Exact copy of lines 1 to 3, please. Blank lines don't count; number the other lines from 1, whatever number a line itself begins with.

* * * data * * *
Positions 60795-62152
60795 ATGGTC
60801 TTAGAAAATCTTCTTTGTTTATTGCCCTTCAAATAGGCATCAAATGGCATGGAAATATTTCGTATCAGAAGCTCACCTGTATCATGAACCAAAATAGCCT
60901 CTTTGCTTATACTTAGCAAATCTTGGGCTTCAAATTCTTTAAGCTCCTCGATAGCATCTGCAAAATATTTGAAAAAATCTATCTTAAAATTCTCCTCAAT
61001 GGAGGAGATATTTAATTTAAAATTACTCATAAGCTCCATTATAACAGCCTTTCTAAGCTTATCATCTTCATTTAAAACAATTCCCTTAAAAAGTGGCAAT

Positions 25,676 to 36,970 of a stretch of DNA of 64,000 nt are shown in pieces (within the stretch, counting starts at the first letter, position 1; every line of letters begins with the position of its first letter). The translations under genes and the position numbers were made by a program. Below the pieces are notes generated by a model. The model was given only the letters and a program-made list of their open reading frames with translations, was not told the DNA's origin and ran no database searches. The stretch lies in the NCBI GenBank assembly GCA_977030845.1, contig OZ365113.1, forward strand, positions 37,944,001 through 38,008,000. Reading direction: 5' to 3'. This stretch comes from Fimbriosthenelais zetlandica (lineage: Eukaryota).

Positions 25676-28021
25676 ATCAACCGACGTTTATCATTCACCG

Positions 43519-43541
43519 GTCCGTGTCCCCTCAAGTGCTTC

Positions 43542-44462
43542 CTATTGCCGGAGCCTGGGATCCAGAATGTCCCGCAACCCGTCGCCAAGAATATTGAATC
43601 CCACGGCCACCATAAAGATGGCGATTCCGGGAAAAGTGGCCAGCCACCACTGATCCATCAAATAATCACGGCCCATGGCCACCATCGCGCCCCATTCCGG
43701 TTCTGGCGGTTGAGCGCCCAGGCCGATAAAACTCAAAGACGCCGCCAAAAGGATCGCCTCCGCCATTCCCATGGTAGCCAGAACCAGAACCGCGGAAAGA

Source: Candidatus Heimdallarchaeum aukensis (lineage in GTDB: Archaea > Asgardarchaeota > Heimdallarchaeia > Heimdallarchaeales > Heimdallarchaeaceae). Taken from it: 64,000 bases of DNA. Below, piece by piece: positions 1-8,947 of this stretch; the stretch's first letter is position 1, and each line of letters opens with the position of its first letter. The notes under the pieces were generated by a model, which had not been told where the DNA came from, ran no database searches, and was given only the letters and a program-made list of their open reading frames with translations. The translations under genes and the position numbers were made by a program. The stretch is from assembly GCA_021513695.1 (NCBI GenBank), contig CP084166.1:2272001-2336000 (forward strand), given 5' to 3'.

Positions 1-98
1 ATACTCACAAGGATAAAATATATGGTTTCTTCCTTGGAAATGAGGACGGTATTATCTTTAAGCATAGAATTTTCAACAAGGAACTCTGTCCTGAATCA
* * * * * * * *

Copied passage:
Positions 60795-62152
60795 ATGGTC
60801 TTAGAAAATCTTCTTTGTTTATTGCCCTTCAAATAGGCATCAAATGGCATGGAAATATTTCGTATCAGAAGCTCACCTGTATCATGAACCAAAATAGCCT